Is the wish to be attractive one of the most fundamental human desires? Judging by the explosion of the beauty industry—from makeup and skincare to injectables, plastic surgery, YouTubers, and influencers—the answer seems to be yes. Even in my own lifetime, I’ve seen the interest in beauty grow exponentially. Beauty used to be something more accessible and no-nonsense in the 90s: remember the quaint old days of drugstore makeup? This was before Sephora, the Kardashians, and K-Beauty.
On one hand, the increase in options and improved formulas have made women and other genders feel more beautiful and confident. I’m not above singing praises of a good cushion foundation or Holy Grail eye cream. And yet, the overheating of the beauty industry has its dark sides, from sheer waste to ethically questionable ingredients. Carmine from insects, animal collagen, and mica (the shimmery powder in your eyeshadow, highlighter, and even lotions) mined by children isn’t the only thing you need to be aware of. The latest beauty “It” ingredient, colostrum, surpasses even tallow from cows in its cruelty, yet mainstream beauty industry and media are painting it as if it’s harmless.
What is colostrum?
Colostrum is the first milk that is produced for a newborn immediately prior to and following the birth. It has been called “liquid gold” for its nutritional profile and unparalleled benefits, all designed to equip the baby with immunity and growth. That includes antibodies, prebiotics, growth factors, and other vital nutrients. A 2021 study has shown that topical colostrum slows skin’s aging as measured by the shortening of telomeres in your DNA. Translation: it is a powerful anti-ager. It also counteracts inflammation and damage from UV rays.
If that all sounds miraculous, credit Mother Nature for figuring out how to give the best start in life to newborns (more about that in a minute). Seizing upon these properties, a number of brands have launched supplements and topical products in the name of beauty and wellness. That includes Biologique Recherche, the cult favorite French brand known for their exceptional functionality, and Armra, a sunny blonde M.D.-founded supplement company that claims it’s “rebuilding health from inside out.”
Is colostrum ethical?
If colostrum used in skincare and supplements were lab-created or donated by new mothers for burn victims, you might consider that the only case in which it’s ethical. Unfortunately, colostrum is a product of animal exploitation—yet even more despicable than normal for the blithe way the beauty industry is glossing over the reality. “It comes from grass-fed bovine milk,” warbles Coveteur. Well and Good goes a step farther: “Cows make an average of 15 liters of the stuff, while their calves never intake more than half of their supply. The rest becomes a waste product of the dairy industry, so there’s plenty to go around.” It’s shocking, the willful ignorance that must be in place to not see the reality!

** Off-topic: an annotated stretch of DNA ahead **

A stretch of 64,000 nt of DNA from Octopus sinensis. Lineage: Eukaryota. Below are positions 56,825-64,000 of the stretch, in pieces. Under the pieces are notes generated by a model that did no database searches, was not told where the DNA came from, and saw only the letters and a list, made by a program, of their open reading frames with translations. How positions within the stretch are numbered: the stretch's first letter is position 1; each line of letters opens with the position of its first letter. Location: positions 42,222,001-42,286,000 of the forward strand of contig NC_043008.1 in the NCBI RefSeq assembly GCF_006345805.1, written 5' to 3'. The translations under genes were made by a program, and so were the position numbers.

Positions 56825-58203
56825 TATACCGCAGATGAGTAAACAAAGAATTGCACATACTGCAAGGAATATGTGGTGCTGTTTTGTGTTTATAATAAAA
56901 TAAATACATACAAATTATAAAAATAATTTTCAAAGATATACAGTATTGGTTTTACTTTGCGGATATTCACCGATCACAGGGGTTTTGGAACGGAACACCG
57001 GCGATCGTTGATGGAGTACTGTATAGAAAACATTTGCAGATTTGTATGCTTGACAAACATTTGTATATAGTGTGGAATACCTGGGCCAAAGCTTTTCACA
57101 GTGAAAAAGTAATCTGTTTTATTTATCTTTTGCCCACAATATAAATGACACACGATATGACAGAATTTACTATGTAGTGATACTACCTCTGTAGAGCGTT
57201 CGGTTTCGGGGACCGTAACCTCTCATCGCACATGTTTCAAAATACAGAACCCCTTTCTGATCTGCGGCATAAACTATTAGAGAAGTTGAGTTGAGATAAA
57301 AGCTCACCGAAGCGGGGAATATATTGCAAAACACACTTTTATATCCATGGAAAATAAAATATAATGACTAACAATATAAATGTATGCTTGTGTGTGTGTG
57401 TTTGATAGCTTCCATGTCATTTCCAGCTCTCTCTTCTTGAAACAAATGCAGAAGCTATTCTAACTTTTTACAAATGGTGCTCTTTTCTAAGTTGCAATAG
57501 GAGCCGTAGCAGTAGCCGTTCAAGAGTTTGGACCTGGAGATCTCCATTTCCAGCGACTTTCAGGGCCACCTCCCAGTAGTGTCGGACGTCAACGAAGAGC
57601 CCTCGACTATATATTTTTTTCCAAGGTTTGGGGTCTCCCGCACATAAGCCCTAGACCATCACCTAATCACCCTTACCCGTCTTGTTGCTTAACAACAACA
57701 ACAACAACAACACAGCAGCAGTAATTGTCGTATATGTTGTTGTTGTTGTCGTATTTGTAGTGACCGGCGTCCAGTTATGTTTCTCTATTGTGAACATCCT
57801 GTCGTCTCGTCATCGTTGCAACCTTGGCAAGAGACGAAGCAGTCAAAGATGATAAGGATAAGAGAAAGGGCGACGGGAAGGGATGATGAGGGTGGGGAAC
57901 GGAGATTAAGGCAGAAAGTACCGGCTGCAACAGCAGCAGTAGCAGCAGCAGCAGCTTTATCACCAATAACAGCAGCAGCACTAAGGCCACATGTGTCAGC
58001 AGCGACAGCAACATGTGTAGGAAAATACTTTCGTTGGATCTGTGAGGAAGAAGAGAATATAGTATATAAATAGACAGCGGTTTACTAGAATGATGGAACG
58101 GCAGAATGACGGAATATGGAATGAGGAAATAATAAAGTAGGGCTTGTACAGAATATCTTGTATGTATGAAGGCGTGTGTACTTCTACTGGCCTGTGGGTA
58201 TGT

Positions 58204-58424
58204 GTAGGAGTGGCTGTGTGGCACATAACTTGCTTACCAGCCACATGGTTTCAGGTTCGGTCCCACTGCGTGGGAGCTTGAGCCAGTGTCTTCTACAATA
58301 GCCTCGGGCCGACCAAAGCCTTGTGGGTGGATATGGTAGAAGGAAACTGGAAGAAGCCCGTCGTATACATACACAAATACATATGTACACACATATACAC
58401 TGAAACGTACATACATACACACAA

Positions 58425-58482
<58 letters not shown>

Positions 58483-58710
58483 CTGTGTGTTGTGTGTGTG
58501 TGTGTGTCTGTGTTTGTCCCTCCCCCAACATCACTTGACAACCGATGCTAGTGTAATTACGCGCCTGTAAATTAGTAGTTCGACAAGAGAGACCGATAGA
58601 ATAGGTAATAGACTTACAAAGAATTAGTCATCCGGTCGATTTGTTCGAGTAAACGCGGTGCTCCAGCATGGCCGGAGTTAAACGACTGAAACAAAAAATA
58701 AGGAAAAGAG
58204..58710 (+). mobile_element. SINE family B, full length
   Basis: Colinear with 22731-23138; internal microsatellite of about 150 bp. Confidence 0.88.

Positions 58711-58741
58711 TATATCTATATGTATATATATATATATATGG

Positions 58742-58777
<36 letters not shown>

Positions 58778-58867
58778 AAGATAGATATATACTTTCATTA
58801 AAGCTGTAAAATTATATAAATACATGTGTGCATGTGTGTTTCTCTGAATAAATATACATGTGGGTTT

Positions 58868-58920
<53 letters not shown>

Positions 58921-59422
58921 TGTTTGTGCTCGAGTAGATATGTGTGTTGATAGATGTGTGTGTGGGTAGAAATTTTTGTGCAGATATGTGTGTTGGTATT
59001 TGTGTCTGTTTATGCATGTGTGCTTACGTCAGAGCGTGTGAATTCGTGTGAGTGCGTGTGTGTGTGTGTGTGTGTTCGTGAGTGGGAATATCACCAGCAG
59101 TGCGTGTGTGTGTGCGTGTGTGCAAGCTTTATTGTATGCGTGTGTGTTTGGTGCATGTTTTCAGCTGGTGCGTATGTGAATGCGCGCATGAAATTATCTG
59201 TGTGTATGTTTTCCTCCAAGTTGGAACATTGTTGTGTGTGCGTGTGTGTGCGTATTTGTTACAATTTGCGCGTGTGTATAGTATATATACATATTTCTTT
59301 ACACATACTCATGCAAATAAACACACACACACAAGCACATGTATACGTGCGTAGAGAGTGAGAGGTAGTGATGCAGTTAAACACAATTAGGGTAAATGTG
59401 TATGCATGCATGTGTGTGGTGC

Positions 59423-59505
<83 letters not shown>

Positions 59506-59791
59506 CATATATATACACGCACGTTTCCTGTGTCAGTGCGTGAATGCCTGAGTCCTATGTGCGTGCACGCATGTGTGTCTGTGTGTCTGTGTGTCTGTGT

As peaceful dumplings know, the only reason calves don’t take more colostrum is that ranchers separate calves from their mothers within mere hours of their birth. Female calves are raised with other calves away from any adults, until they are subject to constant artificial impregnation, delivery, and milking like their own mothers. Male calves are raised for weeks until butchered for veal, or killed even earlier if they are found to be “surplus.” Even the most “ethical” small farms that claim to raise “grass-fed” cows in fact bring their cows into barns where they can be chained and immobile for months out of the year. It’s incredible (ghastly, not amazing) that mainstream beauty writers have zero critical thinking ability—or zero conscience. Both would be disturbing.
You don’t need animal cruelty for powerful bioactive skincare. Look for plant-derived ingredients from trust-worthy vegan skincare lines. My favorite is Chantecaille, but there are so many out there! Staying youthful isn’t just about what goes on your skin: healthy, balanced plant-based diet and regular exercise, limiting sugar intake, putting on sunscreen, and getting enough sleep are more important than crazy ingredients in your skincare. Especially if those ingredients come at a steep moral cost.
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Photo: Andre Sebastian via Unsplash